National Service Scheme is a student centered programme and it is complementary to education. It is a noble experiment in academic extension. It inculcates the spirit of voluntary work among students and teachers through sustained community interaction. It brings our academic institutions closer to the society. It is a link between the campus and community, the college and village, knowledge and action. The overall aim of NSS is the Personality Development of students through community service. It gives an extension dimension to Higher Education system and orients the student youth to community service.
The youth in all ages has been in the vanguard of progress and social change, thirst for freedom, impatience for quicker pace of progress and a passion for innovation, coupled with idealism and creative fervour, saw the youth in the forefront of the freedom struggle in our own land. Ever since independence there has been growing awareness of the desirability of involving students in National Service. The first Education Commission (1950) recommended the introduction of national service by students on a voluntary basis, but NSS was officially included in the curriculum for University students, along with National Sports Organization (NSO) and National Cadet Corps (NCC), after the Conference of State Education Ministers in April 1967.
National Service Scheme, popularly known as NSS, was formally launched on 24th September, 1969, the birth centenary of the Father of the Nation. 24th September is celebrated every year as NSS Day nationwide.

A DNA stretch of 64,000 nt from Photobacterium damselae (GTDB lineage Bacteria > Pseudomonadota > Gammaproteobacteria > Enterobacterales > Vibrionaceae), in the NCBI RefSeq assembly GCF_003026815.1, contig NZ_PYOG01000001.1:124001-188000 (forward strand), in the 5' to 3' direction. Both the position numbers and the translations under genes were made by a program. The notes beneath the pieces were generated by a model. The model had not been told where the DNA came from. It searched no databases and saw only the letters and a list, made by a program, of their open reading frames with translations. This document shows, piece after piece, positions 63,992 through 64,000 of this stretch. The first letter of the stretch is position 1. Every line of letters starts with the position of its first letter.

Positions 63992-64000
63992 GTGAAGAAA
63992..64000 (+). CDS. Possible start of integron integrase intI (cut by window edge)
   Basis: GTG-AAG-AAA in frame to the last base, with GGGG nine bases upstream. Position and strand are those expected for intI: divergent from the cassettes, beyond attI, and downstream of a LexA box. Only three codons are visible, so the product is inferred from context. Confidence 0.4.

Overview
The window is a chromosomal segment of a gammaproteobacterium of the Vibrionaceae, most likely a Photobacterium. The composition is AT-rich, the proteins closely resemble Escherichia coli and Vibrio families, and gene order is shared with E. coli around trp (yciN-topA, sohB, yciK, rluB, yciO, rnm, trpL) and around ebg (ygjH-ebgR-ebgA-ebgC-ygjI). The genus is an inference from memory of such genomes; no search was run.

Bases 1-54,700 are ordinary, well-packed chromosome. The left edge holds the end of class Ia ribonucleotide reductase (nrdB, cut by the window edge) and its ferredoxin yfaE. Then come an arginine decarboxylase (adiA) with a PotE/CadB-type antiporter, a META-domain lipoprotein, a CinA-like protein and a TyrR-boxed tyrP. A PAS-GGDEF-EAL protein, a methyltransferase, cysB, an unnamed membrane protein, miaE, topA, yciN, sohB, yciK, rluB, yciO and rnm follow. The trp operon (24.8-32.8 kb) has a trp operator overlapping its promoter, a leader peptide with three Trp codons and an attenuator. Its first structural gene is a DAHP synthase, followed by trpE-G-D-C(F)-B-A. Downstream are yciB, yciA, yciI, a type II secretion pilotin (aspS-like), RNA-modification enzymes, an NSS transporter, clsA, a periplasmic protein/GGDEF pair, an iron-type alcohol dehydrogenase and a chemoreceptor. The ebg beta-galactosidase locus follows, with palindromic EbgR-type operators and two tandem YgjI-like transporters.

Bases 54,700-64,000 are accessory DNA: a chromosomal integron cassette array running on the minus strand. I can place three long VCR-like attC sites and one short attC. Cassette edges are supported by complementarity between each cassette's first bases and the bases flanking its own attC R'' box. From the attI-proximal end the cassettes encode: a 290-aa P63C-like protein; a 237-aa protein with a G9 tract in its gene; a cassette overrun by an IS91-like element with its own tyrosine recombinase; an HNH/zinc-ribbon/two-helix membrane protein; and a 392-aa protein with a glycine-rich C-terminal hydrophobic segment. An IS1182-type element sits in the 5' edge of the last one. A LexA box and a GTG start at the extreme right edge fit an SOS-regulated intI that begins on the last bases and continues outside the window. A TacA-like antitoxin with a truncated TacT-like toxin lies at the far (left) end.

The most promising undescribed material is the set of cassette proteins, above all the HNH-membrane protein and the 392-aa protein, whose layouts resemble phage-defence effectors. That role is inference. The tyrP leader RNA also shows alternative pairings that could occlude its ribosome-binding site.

The scheme now extends to all the states and universities in the country. Students, teachers, parents, guardians, persons in authority in government, universities and colleges and the people in general now realize the need and significance of NSS. NSS is, thus a concrete attempt in making education relevant to the needs of the society.
- understand the community in which they work;
- understand themselves in relation to their community;
- identify the needs and problems of the community and involve them in problem solving process;
- develop among themselves a sense of social and civic responsibility;
- utilize their knowledge in finding practical solution to individual and community problems;
- develop competence required for group living and sharing of responsibilities;
- gain skills in mobilizing community participation;
- acquire leadership qualities and democratic attitude;
- develop capacity to meet emergencies and natural disasters;
- practice national integration and social harmony.
The symbol of the NSS is based on the ‘Rath’ wheel of the Konark Sun Temple situated in Orissa. These giant wheels of the Sun Temple portray the cycle of creation, preservation and release, and signify the movement in life across time and space. It stands for community as well as change and implies the continuous striving of National Service Scheme for social transformation and upliftment.
The motto of NSS is 'NOT ME BUT YOU'. This reflects the essence of democratic living and upholds the need for selfless service and appreciation of the other person’s point of view and also to show consideration for fellow human beings.